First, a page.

Global inflation looks set to be 3.0 percent this year and 2.7 percent next year, compared with their previous forecasts of 2.7 percent and 2.5 percent, respectively, the bank said.
"All of the above help explain why we can offer a rare treat: for the first time since early 2012, we are increasing our forecasts for both global growth and inflation for the next two years," the bank`s team of economists led by Janet Henry, chief global economist, said in a note.
"Unfortunately, it is still a world where global growth is likely to hover around the mediocre growth rates of the past few years."
HSBC`s projection for US GDP growth in 2018 saw the sharpest upwards revision, from 2.2% to 2.7%, while growth in the euro area was now pegged at 1.3%, three tenths of a percentage point more than previously anticipated.
Nevertheless, whereas prices in the States were only expected to rise a bit more quickly than before (2.3% versus 2.1% for 2017 and by 2.1% against 2.0% in 2018) in the Eurozone they were seen gaining 1.6% in 2017 and 1.3% in 2018.
Previously the economists had seen the Eurozone`s CPI rising by 1.0% in both years.
Emerging markets were now seen growing 4.1% and 4.5% in each of those years, down from HSBC`s prior projections for growth of 4.3% and 4.6%.
In the case of the Russian Federation, the rate of expansion in 2017 was now pegged at just 1.0%, instead of 1.5%, while in Brazil the economy would only expand by 0.7%, that was four tenths of a percentage point less than HSBC had expected in September.
The uncertainties facing the UK in its Brexit negotiations and the medium-term outlook for growth were described as "huge". Despite that, the UK now saw GDP expanding at a 1.2% clip in 2017, up from 0.7% before, while consumer prices would advance a tad less rapidly, by 2.8% instead of the 2.9% previously anticipated. For 2018 on the other hand, HSBC cut its projection for Britain`s GDP from 1.6% to 1.3%.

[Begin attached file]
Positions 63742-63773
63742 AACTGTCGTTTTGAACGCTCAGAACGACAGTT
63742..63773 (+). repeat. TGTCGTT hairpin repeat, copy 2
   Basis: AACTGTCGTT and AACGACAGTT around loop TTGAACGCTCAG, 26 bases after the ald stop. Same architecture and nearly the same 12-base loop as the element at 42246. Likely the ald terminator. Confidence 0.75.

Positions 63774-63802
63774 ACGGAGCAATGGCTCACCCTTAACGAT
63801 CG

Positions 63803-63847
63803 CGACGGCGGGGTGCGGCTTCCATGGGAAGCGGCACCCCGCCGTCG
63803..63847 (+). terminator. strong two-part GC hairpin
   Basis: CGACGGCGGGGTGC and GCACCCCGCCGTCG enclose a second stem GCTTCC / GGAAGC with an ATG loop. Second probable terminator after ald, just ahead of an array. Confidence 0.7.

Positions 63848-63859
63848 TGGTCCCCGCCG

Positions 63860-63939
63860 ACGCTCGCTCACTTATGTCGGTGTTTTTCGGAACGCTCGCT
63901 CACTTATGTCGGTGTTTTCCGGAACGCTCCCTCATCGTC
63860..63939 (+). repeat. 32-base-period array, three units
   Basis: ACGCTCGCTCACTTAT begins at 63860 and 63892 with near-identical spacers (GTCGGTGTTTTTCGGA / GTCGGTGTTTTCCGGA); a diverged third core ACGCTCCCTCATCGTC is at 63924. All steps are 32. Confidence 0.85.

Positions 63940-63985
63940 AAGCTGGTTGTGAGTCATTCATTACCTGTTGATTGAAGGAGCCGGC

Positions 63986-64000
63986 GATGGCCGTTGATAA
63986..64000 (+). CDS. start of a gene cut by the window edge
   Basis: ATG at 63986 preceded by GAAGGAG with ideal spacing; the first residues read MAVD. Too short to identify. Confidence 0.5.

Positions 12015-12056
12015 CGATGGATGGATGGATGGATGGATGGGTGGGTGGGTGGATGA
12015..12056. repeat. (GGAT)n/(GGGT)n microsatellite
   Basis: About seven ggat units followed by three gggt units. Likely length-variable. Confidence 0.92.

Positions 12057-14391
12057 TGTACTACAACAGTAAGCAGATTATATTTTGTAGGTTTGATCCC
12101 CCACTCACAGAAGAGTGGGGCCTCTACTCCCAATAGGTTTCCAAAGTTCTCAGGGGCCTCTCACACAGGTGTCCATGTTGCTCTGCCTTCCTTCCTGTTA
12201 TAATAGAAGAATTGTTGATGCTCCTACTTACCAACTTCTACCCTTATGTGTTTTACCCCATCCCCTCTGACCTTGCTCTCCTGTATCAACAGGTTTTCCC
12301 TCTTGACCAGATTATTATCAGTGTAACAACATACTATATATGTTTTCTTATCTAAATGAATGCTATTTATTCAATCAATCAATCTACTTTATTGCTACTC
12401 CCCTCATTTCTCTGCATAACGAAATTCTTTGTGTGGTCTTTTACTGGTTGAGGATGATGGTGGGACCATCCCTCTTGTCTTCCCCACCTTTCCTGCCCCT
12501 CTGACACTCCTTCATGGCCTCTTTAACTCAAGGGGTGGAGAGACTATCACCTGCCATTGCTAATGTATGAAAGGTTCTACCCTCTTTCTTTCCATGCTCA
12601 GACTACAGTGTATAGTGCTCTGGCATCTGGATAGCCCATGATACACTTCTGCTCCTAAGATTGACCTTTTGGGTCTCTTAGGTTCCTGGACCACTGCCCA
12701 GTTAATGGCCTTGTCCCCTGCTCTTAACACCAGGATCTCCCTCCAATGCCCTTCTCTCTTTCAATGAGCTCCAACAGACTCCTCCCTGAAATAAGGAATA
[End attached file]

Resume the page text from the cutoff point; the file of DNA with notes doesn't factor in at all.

06.12.2016 21:00 World Economy Review - November 2016
The Organization for Economic Cooperation and Development on Monday upgraded its global economic outlook for 2017, as growth will be supported by fiscal stimulus despite weak trade and investment.
Although uncertainty remains about the US economy following the election of Republican Donald Trump and over Britain`s exit from the European Union, the OECD raised its growth forecasts for major economies. Still, it warned of rising protectionism that could weigh on economic growth.
The OECD now expects the global economy to expand 3.3% next year, up from a 3.2% growth forecast in September. In 2018, the world`s economy is projected to grow 3.6% in 2018, the body said in its report.
The Paris-based organization said fiscal stimulus and progress on trade policy will help the global economy out of its "low-growth trap".
But it added that "worsening protectionism and the threat of trade retaliation could offset much of the fiscal initiatives` impact on domestic and global growth, leaving countries with a poorer fiscal position as well."
Japan`s economy is expected to grow 1%, the OECD said, upgrading the outlook from 0.7%. The world`s third-largest economy is expected to register 0.8% growth in 2018.
The OECD said the Bank of Japan should keep its monetary easing policy until inflation is stable above 2%. It added that the implementation of a "more detailed and credible consolidation plan, including a path of gradual increases in the consumption tax rate, is essential" to sustain confidence in Japan`s public finances.
The US economy is expected to benefit from Trump`s "expansionary" fiscal stance. The OECD projects a 2.3% expansion in gross domestic product, larger than its previous estimate of 2.1% for 2017. The economy is expected to grow 3% in 2018.